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Innovation Alternative Water Sources

Innovation Alternative Water Sources

ITC, UAB and JRC team


Solving water problems or creating a new one?


The growing gap between water availability and water demand—due to increasing human pressures and climate change—has prompted the exploitation of non-conventional water resources for covering high irrigation demands in many Southern European regions. Indeed, desalination and wastewater reuse are increasingly put forward as sustainable local solutions to water scarcity. But are these two alternative water sources (AWS) viable innovations for solving the problem of irrigation at the local and/or regional level? 

In this innovation case study, we examined the technological, environmental and social challenges and keystones regarding the use of AWS (desalination and reclaimed water) for irrigation in two areas of the islands of Gran Canaria and Tenerife (Canary Islands). These two areas are of particular interest because they have expecience with AWS and face challenges with regard to the use of AWS for agricultural purposes that may also be of interest to other European regions planning the development of these innovations.


Figure 1: Map of the Canary Islands (Spain) showing the location of the case studies in Gran Canaria and Tenerife (red-shaded).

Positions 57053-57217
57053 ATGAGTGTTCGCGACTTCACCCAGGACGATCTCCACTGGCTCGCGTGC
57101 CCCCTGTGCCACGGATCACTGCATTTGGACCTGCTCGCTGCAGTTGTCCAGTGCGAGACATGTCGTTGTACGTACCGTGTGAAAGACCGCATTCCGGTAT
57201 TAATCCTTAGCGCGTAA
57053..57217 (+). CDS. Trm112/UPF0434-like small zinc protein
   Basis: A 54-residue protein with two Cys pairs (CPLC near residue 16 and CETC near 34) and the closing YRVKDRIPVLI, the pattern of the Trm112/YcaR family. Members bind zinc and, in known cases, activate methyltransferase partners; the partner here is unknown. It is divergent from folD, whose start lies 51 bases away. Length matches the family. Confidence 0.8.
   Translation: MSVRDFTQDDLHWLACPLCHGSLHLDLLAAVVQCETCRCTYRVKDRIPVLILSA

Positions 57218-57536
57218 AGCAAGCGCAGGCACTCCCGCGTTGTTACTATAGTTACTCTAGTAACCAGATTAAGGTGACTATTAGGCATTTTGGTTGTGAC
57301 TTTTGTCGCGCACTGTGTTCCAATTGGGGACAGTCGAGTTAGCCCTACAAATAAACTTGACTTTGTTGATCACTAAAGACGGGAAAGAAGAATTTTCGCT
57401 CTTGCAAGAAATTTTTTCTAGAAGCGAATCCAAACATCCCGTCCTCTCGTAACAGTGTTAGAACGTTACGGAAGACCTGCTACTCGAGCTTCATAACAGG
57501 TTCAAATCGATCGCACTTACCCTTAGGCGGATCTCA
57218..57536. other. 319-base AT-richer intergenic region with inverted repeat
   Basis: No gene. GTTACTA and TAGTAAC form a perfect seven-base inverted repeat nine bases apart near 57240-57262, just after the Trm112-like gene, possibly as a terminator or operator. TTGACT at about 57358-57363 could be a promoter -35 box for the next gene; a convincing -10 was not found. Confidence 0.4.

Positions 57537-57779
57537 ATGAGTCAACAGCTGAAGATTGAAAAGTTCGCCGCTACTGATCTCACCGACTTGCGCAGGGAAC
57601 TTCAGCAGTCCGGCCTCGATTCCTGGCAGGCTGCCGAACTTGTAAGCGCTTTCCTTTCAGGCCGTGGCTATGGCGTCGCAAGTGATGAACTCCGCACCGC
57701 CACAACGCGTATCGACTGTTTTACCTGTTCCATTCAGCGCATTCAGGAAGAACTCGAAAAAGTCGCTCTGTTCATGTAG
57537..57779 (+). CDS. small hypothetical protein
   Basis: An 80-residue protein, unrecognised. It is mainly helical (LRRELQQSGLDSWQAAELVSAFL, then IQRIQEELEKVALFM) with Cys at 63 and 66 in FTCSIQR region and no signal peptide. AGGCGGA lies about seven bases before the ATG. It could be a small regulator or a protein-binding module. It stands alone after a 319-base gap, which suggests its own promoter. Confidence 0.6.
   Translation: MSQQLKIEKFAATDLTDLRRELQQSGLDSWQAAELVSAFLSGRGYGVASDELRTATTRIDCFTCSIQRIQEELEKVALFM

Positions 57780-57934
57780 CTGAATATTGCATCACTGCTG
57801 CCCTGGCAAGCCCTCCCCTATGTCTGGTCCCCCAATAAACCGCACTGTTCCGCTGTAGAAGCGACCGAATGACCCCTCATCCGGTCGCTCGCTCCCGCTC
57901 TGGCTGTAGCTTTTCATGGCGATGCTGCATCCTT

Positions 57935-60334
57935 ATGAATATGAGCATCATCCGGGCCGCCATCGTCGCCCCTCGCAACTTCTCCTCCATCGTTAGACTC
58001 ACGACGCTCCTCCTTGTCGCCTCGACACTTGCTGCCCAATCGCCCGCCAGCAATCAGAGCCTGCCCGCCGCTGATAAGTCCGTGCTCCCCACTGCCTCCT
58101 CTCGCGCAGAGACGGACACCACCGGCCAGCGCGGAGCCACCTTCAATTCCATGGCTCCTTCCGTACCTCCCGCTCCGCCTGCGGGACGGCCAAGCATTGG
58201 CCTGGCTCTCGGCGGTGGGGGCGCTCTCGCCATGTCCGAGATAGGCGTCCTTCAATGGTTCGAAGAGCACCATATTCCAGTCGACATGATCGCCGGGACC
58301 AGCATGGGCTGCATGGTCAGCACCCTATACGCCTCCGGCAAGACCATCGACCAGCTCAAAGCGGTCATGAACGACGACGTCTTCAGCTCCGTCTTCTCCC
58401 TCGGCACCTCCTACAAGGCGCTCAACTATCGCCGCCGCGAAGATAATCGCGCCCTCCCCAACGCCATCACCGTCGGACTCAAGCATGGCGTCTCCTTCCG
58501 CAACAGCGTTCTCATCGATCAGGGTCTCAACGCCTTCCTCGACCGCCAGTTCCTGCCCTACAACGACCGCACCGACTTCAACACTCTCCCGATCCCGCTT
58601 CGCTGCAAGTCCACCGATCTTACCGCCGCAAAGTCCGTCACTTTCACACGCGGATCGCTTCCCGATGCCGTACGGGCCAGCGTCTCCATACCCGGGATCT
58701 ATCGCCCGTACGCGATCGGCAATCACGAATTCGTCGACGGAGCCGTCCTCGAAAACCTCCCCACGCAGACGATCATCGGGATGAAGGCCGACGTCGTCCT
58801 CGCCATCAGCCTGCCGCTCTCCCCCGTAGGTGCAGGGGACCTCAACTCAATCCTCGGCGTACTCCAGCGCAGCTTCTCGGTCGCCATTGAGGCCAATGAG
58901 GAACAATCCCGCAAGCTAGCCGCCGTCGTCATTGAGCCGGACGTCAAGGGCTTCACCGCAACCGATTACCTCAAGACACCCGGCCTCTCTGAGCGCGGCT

Quantitative Story-Telling (QST) was used to analyze the role that desalination and treated wastewater reuse can play in the metabolic pattern of European regions with water scarcity. To go through the QST cycle, several different methodologies were integrated within a process of stakeholder engagement (see Figure 2).


Figure 2: The Quantitative Story-Telling (QST) cycle developed in the Canary Islands case studies (left) and the various methodologies employed to implement the QST cycle (right).


First, a background study was performed on the social, institutional and legislative contexts of the development and use of AWS in the Canary Islands. This included a review of the technological innovations in question, the related regulatory framework at European, Spanish and regional levels, as well as an initial exploration of narratives to help frame the various steps of the QST process. 

Following, a socio-institutional analysis and a stakeholder mapping were done to set up a round of interviews with a wide variety of different stakeholders with different types of knowledge. A total of 27 in-depth interviews were completed. These formed the basis for narrative analyses and the identification of matterns of concern as to the use of AWS for irrigation in the study areas.

Third, an agricultural survey was carried out on a sample of 31 farmers in Gran Canaria and 37 in Tenerife. Figure 3 shows an example of a surveyed farm. The survey collected information on the farming system activity and its water uses. This information served the quantitative analysis with MuSIASEM (see Figure 2). A processor data array structure was used to connect two different descriptions of the agricultural systems under analysis, following the rationale of a previous MAGIC case study in the region Almería, southern Spain (available in Deliverable 4.1 and Cabello et al., 2019). Processor variables included the water mix from different sources (groundwater, surface water, desalinted seawater, desalinated groundwater and reclaimed water), human activity (time use), land use, organic fertilizers and yields of different crops.


Figure 3: The agricultural holding of one of the surveyed farmers.